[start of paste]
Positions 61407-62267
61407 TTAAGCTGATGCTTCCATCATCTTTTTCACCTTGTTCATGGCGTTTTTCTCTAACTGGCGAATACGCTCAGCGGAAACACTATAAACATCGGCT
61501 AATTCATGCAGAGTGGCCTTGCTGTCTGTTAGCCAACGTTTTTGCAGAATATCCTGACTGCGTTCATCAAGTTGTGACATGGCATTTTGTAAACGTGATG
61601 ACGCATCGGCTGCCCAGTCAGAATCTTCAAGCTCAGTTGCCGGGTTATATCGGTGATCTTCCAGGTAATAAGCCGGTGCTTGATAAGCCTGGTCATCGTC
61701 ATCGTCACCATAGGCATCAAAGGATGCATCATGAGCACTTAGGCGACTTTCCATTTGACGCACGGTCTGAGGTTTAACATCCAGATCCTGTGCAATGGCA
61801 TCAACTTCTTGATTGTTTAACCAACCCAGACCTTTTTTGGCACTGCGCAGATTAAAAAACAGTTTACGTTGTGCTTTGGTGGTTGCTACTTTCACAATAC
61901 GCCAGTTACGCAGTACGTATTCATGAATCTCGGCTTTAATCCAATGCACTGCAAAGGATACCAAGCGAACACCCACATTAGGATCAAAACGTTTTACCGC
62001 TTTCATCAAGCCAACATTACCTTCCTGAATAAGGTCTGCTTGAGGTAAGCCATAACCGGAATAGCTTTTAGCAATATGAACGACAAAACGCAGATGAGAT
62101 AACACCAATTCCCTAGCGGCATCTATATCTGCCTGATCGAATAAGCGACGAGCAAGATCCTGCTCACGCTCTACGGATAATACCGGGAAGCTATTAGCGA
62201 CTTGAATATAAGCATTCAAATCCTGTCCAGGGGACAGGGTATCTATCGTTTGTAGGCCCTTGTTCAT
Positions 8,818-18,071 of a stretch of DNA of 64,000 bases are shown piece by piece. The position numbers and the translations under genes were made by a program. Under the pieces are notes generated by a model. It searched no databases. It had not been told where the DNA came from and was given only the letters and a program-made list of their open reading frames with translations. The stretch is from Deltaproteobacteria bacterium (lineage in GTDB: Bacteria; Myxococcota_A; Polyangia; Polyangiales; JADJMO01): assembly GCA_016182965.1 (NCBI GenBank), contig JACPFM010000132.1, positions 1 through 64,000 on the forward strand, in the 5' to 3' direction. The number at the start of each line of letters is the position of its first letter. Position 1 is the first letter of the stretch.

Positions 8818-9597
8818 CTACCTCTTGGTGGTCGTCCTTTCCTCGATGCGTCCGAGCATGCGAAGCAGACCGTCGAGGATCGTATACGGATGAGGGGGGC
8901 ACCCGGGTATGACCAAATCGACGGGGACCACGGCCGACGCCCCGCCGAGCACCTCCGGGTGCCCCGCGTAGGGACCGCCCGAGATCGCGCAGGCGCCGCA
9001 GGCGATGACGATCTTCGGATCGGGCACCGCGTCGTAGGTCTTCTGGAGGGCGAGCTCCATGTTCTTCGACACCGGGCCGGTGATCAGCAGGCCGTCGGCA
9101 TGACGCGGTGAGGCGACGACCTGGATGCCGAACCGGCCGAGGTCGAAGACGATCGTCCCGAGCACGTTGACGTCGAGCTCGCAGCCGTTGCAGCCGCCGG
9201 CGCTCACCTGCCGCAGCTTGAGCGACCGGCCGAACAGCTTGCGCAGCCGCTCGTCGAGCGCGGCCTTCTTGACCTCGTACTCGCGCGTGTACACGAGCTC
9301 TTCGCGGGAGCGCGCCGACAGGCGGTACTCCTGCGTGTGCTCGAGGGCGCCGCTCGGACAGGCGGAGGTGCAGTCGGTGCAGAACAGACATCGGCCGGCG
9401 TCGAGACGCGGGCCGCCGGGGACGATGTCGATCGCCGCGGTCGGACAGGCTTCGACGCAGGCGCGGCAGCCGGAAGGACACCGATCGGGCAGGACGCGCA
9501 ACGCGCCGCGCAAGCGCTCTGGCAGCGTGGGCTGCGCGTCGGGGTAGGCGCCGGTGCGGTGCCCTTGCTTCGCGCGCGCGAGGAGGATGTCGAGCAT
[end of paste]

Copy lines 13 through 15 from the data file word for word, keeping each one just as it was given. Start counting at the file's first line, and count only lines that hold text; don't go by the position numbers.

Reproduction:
8818 CTACCTCTTGGTGGTCGTCCTTTCCTCGATGCGTCCGAGCATGCGAAGCAGACCGTCGAGGATCGTATACGGATGAGGGGGGC
8901 ACCCGGGTATGACCAAATCGACGGGGACCACGGCCGACGCCCCGCCGAGCACCTCCGGGTGCCCCGCGTAGGGACCGCCCGAGATCGCGCAGGCGCCGCA
9001 GGCGATGACGATCTTCGGATCGGGCACCGCGTCGTAGGTCTTCTGGAGGGCGAGCTCCATGTTCTTCGACACCGGGCCGGTGATCAGCAGGCCGTCGGCA